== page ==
For full coverage of the crisis in Ukraine, visit Flashpoint Ukraine.
The latest developments of the conflict between Russia and Ukraine, all times EST:
11:22 p.m.: The New York Times reports that a $700 million superyacht docked in Italy could be Russian President Vladimir Putin's.
10:52 p.m.: A 2020 COVID policy is keeping Ukrainian refugees out of the U.S., NBC News reports.
10:20 p.m.: Mariupol's death toll from the Russian invasion has topped 1,500, The Associated Press reports.
9:49 p.m.: Yahoo News has a look at Ukraine's war-wounded children:
"A plaster on his eye, 8-year-old Dima Kasyanov lies unconscious on a hospital bed in Ukraine's second city Kharkiv after a Russian missile blasted through his home.
"He was in his family flat when it hit on Monday, sending shrapnel shooting through his upper jaw and into the base of his neck, his doctor Oleksandre Dukhovsky says.
9:18 p.m.: The Associated Press fact-checks a video that purports to show footage from Ukraine.
8:49 p.m.: In an attempt to tighten the financial screws on Russian President Vladimir Putin amid the invasion of Ukraine, countries around the world are seizing the prized possessions of oligarchs believed to be close to him. VOA's Laurel Bowman has the story.
8:14 p.m.: Al Jazeera has a graphic detailing which countries are most reliant on Russian for oil.
7:30 p.m.: Deutsche Bank announced Friday it would wind down its business in Russia, according to news reports.
The bank, which had faced criticism for its ties to Russia, joined Goldman Sachs and JPMorgan Chase, the first two U.S. banks to exit Moscow after its invasion of Ukraine.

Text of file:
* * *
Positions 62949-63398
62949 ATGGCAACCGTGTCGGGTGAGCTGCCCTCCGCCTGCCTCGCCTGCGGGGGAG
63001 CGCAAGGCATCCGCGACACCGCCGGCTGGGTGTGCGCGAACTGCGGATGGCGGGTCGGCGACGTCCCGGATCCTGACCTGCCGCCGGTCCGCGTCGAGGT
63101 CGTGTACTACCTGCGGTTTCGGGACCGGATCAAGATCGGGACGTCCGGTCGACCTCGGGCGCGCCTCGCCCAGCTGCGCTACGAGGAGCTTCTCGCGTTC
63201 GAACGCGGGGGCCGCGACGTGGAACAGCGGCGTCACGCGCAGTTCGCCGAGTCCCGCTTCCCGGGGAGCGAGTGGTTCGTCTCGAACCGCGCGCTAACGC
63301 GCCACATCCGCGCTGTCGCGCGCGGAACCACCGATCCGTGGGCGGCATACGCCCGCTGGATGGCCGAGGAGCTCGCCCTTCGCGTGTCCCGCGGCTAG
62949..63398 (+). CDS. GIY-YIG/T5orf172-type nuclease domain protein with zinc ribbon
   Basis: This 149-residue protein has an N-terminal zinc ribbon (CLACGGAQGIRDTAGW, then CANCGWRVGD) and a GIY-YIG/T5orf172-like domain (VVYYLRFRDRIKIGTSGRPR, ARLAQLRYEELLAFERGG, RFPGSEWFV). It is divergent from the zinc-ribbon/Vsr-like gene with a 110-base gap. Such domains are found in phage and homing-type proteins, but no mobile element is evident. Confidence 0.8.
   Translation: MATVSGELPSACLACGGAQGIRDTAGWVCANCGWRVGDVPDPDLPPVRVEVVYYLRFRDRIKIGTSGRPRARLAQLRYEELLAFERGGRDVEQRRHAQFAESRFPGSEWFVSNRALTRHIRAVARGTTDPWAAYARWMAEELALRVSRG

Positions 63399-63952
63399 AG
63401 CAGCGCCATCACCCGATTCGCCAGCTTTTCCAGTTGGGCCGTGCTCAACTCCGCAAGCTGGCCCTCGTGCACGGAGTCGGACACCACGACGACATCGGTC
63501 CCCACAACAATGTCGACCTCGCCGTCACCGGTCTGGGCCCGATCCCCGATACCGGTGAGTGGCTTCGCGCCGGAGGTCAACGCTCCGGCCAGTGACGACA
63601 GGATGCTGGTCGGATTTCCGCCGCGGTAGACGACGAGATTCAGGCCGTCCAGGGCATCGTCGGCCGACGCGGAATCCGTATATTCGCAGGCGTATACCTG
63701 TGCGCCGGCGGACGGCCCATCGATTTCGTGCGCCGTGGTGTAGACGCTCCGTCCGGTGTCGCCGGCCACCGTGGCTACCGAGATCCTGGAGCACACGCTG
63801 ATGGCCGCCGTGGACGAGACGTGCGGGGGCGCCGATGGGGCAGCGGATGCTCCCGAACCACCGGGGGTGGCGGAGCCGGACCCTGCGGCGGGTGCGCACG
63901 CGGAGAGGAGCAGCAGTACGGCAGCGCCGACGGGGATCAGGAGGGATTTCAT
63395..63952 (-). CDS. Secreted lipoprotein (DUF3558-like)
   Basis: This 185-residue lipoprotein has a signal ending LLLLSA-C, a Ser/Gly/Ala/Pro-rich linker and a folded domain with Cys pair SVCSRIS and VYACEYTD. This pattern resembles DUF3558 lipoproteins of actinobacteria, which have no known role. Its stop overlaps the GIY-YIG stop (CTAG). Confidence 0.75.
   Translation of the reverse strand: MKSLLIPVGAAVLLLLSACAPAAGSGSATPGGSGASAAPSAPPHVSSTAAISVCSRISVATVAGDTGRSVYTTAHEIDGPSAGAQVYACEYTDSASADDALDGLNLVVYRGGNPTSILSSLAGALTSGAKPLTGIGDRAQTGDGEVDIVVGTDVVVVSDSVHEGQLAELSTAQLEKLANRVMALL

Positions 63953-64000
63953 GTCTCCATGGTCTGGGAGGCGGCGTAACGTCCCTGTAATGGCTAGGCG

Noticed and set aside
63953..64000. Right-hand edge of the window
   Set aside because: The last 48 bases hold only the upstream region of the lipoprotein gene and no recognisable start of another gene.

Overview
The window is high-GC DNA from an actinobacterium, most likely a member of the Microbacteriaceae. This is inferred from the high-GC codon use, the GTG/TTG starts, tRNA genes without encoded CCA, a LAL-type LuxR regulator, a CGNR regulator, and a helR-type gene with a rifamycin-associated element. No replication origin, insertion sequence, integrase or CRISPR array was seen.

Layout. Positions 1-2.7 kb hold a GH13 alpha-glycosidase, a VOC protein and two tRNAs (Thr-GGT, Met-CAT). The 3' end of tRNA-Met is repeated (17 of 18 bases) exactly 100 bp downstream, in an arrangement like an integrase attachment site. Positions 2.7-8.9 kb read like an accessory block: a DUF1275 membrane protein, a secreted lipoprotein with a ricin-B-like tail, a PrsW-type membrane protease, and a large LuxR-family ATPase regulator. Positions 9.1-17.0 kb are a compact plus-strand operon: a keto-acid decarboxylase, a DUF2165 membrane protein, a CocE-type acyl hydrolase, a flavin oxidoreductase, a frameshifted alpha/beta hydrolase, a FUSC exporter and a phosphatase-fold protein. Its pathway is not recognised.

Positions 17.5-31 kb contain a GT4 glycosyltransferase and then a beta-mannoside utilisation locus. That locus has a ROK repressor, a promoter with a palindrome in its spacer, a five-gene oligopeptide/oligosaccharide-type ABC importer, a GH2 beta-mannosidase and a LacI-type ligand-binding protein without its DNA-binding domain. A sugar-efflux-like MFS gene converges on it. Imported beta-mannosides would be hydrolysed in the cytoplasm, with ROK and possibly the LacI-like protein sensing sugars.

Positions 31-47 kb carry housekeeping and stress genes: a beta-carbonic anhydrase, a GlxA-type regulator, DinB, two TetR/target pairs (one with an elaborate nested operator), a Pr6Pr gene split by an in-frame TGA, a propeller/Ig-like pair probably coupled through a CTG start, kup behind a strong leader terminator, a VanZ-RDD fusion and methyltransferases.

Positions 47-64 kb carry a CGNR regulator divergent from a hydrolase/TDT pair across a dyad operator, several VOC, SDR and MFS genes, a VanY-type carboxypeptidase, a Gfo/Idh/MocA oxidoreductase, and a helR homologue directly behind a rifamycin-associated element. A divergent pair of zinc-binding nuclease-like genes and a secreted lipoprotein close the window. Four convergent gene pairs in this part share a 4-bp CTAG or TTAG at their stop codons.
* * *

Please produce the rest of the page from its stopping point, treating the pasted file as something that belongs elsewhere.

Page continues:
7:10 p.m.: European Union leaders met Friday outside Paris to discuss the situation in Ukraine and its own military preparedness, Lisa Bryant reports for VOA.
French President Emmanuel Macron, who hosted the two-day meeting at Versailles Palace, said nothing was off the table when it came to further sanctions against Moscow.
But while backing Ukraine's bid to join the EU, the 27-member bloc says it won't fast-track it.
6:30 p.m.: Div Venter is a South African man whose wife, Natalia, is Ukrainian.
Natalia was in Ukraine when the Russian invasion began and has refused to leave, staying to care for her family and to help those needing medicine and food, reports Vicky Stark for VOA.
In stepped Gift of the Givers, which has been doing disaster relief work for 29 years.
5:15 p.m.: An 11-year-old boy, Hassan Al-Khalaf, is being called a hero in Slovakia, after he arrived there a week ago from Zaporizhzhia.
His mother, who couldn't leave his grandmother behind, sent him alone on the 1,000 km journey to Bratislava, where his older brother is studying.
"I want to say a big thank you to the volunteers, because they are helping people they don't even know," Hassan said.
4:45 p.m.: Mykhaylo Shtekel, a correspondent for RFE/RL's Ukrainian Service reports that the Ukrainian port city of Odesa has been turned into a "fortress." He said barricades and checkpoints had been erected throughout the strategic city and that patrols of pro-Ukrainian volunteers from Belarus had captured Russian saboteurs.
3:37 p.m.: Ukraine’s nuclear regulator on Friday provided updated information to the U.N. International Atomic Energy Agency (IAEA) about nuclear power plants now under the control of Russian military forces. Highlights of the report were sent out by the IAEA on Twitter.
4:08 p.m.: The U.S. Treasury announced new sanctions that target Russian and Kremlin elites, oligarchs, and Russia’s political and national security leaders who have supported Russian President Vladimir Putin’s brutal and illegal invasion of Ukraine, according to a Treasury release.